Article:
Wednesday, December 12, 2012

An Elongated Return to Middle-Earth

The Hobbit: An Unexpected Journey       Final Cut Score 88%


2012 has been defined by peaks and valleys within individual films. From The Dark Knight Rises to Life of Pi to Zero Dark Thirty, few projects have been able to string together a streamlined consistency  –  there’s equal time spent soaring and slogging along.

Add The Hobbit: An Unexpected Journey to the list, packed with crescendos and crap-outs, Peter Jackson’s mega-bloated beginning to Bilbo Baggins' pilgrimage across Middle-earth to Lonely Mountain both awes and bores.

Setting forth from his Shire after a musical number that runs nearly a fortnight, Baggins (a brilliant Martin Freeman), his wizard buddy Gandolf (the staff-wielding Ian McKellen) and 13 dwarves aim to take back the little dudes’ mountain fortress from a flame-throwing, gold-adoring dragon – don’t mess with blokes consumed by a Napoleon complex.

With a horde of bloodthirsty orcs hunting them down, the motley crew come across all manner of beasts: trolls, rock giants, more trolls – the effects are both spectacular (yes, Gollum is even more lifelike) and distracting. Shot in revolutionary 48 FPS (frames per second) technology with specially outfitted RED Epic cameras, The Hobbit: An Unexpected Journey resembles a video game commercial, the look of each scene has an artificiality to it whether it be digitized or not – it's oddly inorganic.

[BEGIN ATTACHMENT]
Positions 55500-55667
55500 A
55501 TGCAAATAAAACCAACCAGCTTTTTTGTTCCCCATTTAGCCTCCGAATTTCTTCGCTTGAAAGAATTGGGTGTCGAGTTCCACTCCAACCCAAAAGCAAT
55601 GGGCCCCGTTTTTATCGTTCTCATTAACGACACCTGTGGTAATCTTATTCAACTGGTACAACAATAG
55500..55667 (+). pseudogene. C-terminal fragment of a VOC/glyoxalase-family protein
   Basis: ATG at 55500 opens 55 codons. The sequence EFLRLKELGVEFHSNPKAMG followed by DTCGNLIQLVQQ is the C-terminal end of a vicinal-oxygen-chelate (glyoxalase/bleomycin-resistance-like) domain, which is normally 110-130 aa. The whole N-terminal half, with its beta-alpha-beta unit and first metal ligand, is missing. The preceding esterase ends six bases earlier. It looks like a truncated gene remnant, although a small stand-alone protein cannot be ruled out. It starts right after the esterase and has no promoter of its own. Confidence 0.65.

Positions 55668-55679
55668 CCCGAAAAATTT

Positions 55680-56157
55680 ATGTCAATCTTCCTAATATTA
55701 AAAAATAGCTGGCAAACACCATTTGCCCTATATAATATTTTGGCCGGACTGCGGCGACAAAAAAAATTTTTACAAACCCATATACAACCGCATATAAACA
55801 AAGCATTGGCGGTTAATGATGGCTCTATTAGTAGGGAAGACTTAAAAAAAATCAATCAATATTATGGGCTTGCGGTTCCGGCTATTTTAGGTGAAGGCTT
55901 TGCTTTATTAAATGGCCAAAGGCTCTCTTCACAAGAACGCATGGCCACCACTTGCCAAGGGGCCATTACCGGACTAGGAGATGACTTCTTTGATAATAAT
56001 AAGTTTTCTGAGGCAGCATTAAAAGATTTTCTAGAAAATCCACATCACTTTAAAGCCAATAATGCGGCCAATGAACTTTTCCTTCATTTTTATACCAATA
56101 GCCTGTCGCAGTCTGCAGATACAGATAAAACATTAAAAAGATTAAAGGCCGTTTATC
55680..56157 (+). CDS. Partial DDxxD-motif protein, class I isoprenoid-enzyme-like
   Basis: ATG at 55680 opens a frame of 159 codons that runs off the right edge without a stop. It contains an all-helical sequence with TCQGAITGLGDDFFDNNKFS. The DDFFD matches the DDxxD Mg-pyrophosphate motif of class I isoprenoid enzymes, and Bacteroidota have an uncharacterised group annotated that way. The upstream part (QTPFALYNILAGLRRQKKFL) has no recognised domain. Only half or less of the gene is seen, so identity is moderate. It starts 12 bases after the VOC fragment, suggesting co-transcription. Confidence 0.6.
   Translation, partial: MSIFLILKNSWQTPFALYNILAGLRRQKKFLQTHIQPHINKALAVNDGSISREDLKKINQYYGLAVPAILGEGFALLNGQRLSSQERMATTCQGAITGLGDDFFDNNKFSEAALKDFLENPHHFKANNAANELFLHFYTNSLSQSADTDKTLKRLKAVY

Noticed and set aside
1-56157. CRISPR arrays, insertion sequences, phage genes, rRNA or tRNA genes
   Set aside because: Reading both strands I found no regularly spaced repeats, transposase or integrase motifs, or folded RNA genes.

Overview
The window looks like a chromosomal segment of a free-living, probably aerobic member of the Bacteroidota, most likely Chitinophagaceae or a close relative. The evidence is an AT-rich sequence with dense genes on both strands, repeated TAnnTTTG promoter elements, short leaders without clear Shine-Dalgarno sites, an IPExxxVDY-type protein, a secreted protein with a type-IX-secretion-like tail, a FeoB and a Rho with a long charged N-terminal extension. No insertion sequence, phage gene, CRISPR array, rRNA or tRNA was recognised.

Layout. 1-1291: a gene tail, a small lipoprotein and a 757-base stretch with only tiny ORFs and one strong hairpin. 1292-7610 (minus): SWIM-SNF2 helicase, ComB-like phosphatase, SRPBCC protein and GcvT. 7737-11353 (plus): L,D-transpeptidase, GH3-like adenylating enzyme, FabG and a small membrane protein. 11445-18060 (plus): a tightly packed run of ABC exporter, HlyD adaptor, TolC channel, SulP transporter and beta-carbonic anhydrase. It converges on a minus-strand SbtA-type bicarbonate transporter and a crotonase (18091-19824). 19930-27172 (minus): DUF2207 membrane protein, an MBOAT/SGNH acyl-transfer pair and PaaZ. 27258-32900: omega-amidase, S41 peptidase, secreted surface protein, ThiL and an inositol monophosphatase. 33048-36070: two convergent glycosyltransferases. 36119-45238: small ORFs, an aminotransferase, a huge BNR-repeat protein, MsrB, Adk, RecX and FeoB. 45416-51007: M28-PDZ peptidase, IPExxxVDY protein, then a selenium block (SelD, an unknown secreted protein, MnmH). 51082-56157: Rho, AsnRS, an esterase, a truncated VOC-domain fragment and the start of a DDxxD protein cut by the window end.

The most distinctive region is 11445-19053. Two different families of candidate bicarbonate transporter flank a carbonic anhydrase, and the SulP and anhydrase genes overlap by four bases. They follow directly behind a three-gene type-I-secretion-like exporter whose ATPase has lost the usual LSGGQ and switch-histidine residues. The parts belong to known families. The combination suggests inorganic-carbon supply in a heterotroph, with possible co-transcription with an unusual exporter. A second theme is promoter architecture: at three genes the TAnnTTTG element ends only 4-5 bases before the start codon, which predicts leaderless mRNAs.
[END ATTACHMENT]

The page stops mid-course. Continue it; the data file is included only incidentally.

The initial sensation is akin to watching a colorized, View-Master version of The Great Train Robbery – actors' movements appear to be sped up. It took me roughly two-thirds of the film for the visuals to become less jarring than they initially are. That said, seeing it in any format other than the way Jackson intended is like listening to Beethoven on an AM radio – don’t bother.

At 310 pages, J.R.R. Tolkien’s The Hobbit is shorter than any of the books in the LOR trilogy but Jackson made the call to splinter the story into three films. It’s clear from the first of the trio, elongation is a result of that decision. From the get-go, scenes overstay their welcome before eventually trudging on. The 166-minute runtime is a case of self-indulgence on Jackson’s part – and final cut over the studio.

There's no question Jackson has delivered an otherworldly orgy of visual opulence. But he’s also been bewitched by a nugget of wisdom dispensed by Gandolf: “All good stories deserve embellishment”. Or in Jackson’s case, extreme narrative protraction.